- that uses technology that is based on what people search for. So it knows that if people search for something and then search again with an alternate spelling, and then search again with yet another spelling, they probably view all those spellings as related and that the last one is probably the correct one. So if they don't track the history of those searches, they're not able to use that technology to improve the spellchecker.

My argument was always, we should tell people we're doing this. We should let people know this is the tradeoff that they're making. And Larry’s answer at the time was, we don't want our competitors to know that we're using this data to improve our products. So we can't talk about it. We can't talk about the benefit people get in exchange for the privacy that they're giving up.

BROOKE GLADSTONE:

Mm-hmm.

DOUG EDWARDS:

And so this, this was an ongoing debate within the company, and I think probably still is.

BROOKE GLADSTONE:

Google came closest to being accused of evil when it enabled the Chinese to dictate how it functioned in that space.

DOUG EDWARDS:

In the early days, Google was able to work through problems by developing better technology. They got to China and they tried that, and they tried moving the servers to Hong Kong and, and doing different things. But the problem was much larger and intractable.

And I think this is where Google is now as a company. They're facing much bigger, more complex problems than can be solved simply by the way engineers like to solve problems, which is, oh, let's build a new technology that will do something different.

So, you know, I look at that and I see them brushing up against the real world, and I think this is going to be the future of Google. They're always gonna have to deal with questions like monopolies, censorship, when often there is no perfect solution to the problem.

BROOKE GLADSTONE:

Doug, thank you very much.

DOUG EDWARDS:

Thank you for having me on.

BROOKE GLADSTONE:

Doug Edwards was director of consumer marketing and brand management at Google from 1999 to 2005. His new book is I'm Feeling Lucky: The Confessions of Google Employee Number 59.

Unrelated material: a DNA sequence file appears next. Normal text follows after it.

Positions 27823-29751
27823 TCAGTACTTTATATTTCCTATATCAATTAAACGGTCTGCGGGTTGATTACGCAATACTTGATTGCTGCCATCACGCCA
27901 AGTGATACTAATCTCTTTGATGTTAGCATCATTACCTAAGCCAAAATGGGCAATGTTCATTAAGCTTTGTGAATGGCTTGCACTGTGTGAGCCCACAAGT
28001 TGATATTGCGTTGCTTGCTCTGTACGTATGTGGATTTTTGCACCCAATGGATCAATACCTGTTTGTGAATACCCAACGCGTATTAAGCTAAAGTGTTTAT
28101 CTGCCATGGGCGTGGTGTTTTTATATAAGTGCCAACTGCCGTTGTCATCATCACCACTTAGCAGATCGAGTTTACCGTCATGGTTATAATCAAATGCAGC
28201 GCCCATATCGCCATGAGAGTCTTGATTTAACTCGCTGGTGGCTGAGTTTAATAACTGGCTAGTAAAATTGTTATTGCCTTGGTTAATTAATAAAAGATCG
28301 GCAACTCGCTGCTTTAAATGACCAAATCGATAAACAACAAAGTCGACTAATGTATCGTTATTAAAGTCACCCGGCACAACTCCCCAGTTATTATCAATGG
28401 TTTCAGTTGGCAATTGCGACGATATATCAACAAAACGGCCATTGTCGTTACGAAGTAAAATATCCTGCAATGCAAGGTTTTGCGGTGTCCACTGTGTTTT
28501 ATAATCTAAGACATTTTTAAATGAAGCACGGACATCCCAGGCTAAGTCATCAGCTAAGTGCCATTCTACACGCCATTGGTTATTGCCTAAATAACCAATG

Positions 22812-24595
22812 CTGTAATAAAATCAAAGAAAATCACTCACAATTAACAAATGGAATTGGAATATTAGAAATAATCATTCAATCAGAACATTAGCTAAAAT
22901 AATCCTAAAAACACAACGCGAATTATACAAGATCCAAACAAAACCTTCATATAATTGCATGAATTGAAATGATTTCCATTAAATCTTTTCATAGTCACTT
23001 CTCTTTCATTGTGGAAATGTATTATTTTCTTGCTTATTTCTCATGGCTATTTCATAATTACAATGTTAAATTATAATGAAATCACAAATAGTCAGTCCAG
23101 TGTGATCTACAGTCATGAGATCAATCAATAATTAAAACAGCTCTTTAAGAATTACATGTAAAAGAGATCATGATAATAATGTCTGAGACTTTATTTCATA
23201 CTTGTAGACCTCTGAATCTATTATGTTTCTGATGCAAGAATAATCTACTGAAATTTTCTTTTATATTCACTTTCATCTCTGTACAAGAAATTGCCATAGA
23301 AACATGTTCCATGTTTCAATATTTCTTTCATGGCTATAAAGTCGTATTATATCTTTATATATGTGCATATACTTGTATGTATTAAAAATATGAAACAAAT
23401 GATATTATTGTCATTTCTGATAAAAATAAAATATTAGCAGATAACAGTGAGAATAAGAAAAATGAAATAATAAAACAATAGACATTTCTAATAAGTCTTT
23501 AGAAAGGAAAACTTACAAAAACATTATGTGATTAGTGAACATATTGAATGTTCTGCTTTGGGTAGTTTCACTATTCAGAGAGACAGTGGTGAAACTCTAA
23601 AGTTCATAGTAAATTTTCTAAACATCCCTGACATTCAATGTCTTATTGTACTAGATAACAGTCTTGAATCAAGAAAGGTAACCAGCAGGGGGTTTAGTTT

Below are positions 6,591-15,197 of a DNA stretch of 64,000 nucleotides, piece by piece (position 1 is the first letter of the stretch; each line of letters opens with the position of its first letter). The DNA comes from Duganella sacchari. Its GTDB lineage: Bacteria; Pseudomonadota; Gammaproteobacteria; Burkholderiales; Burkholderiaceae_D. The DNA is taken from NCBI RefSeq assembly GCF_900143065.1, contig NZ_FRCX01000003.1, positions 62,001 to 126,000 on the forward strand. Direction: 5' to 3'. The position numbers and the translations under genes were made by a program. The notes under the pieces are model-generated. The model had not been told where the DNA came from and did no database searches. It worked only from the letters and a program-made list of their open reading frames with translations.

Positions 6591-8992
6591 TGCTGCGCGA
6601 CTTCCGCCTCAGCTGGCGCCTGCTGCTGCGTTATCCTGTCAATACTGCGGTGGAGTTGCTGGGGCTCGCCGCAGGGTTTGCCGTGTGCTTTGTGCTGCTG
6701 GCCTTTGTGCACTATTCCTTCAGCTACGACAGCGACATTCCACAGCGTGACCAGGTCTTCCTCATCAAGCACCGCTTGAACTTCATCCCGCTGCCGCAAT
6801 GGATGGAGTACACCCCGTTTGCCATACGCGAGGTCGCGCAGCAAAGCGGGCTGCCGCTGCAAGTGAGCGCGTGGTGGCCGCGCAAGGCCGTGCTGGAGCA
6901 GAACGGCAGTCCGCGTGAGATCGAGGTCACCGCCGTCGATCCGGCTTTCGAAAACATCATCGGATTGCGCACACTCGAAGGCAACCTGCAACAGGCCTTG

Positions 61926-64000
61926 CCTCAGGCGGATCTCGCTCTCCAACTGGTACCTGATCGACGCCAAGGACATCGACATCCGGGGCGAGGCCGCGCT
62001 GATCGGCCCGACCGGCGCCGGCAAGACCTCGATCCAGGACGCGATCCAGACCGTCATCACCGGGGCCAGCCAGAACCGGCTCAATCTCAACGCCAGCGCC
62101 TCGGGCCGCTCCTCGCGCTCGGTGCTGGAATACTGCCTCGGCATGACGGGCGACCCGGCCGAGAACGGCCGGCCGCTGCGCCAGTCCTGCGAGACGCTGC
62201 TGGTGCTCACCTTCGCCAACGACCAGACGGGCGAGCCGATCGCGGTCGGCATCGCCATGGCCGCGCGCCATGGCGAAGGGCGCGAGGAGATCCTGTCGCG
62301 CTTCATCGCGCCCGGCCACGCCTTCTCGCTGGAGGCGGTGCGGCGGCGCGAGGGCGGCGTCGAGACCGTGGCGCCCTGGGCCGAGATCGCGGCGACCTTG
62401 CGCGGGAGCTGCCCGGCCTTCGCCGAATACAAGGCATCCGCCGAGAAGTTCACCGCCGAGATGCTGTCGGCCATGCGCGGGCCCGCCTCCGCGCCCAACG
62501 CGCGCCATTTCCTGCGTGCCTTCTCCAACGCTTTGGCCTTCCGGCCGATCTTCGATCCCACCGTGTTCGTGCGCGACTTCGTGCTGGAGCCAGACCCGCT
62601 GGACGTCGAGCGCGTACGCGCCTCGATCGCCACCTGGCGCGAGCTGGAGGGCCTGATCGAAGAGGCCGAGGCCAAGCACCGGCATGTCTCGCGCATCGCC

Google cofounder Sergey Brin appeared on an episode of the game show To Tell the Truth eleven years ago. On the show, Brin and two Brin imposters were presented to a panel of celebrities who tried to figure out which one was the real one. Host John O’Hurley began by reading a statement by the real Sergey.

[CLIP]:

[MUSIC UP AND UNDER]

JOHN O’HURLEY:

I, Sergey Brin, cofounded the Internet’s largest search engine, Google. Not only is our site one of the hippest on the Web, but our work environment at the Googleplex is heaven for employees.

[APPLAUSE]

All right, panel and audience, these three young gentlemen all claim to be the real Google guru. Which one [LAUGHS] is it?

MALE PANELIST:

Number two, why is your search engine so much better than everyone else’s?

CONTESTANT NUMBER TWO:

Well, we return the best things first.

FEMALE PANELIST:

Number three, what’s a search engine?

CONTESTANT NUMBER THREE:

It’s a tool used by the Internet community to find other websites.

[BUZZER/APPLAUSE]

JOHN O’HURLEY:

All right, time is up. Time for our celebrity panel to lock in their votes.

MALE PANELIST:

I voted for number three.

MALE PANELIST:

And I was pretty darn impressed with his technical answers, so I think it’s number three.

FEMALE PANELIST:

I went with number three because I think he looks like Sergey.

JOHN O’HURLEY:

Will the real Sergey Brin please stand up?

[MUSIC/APPLAUSE/LAUGHTER]

BROOKE GLADSTONE:

To everybody’s surprise, number two stands up.

JOHN O’HURLEY:

Number three, who are you and what do you do?

R.D. MILLER, JR.

My name is R.D. Miller, Jr., and I’m a professional bowler.

JOHN O’HURLEY:

You stumped everybody. Five thousand dollars will be split –

[APPLAUSE AND CHEERS]

- among the three of you. Thank you very much for playing.

[END CLIP]

[MUSIC UP AND UNDER]

            NASHVILLE TEENS SING:

Oh, goodbye google eye

Eat him up a-google eye a-google eye a-google eye

Eat him up a-google eye a-google eye a-google eye

Goodbye google eye.

[GOOGLE EYE SONG/UP AND UNDER]

BOB GARFIELD:

That's it for this week's show. On the Media was produced by Jamie York, Nazanin Rafsanjani, Alex Goldman, P.J. Vogt, Sarah Abdurrahman and Chris Neary, with more help from Emily Chin and Joe Rosenberg, and edited – by Brooke. Our technical director is Jennifer Munson. Our engineer this week was Rob Granniss.

BROOKE GLADSTONE:

Katya Rogers is our senior producer. Ellen Horne is WNYC’s senior director of National Programs. Bassist/composer Ben Allison wrote our theme. You can listen to the program and find transcripts at Onthemedia.org. You can also post comments there. You can find us on Facebook or follow us on Twitter, and you can email us at Onthemedia@wnyc.org. On the Media is produced by WNYC and distributed by NPR. I'm Brooke Gladstone.

BOB GARFIELD:

And I’m Bob Garfield.

[FUNDING CREDITS]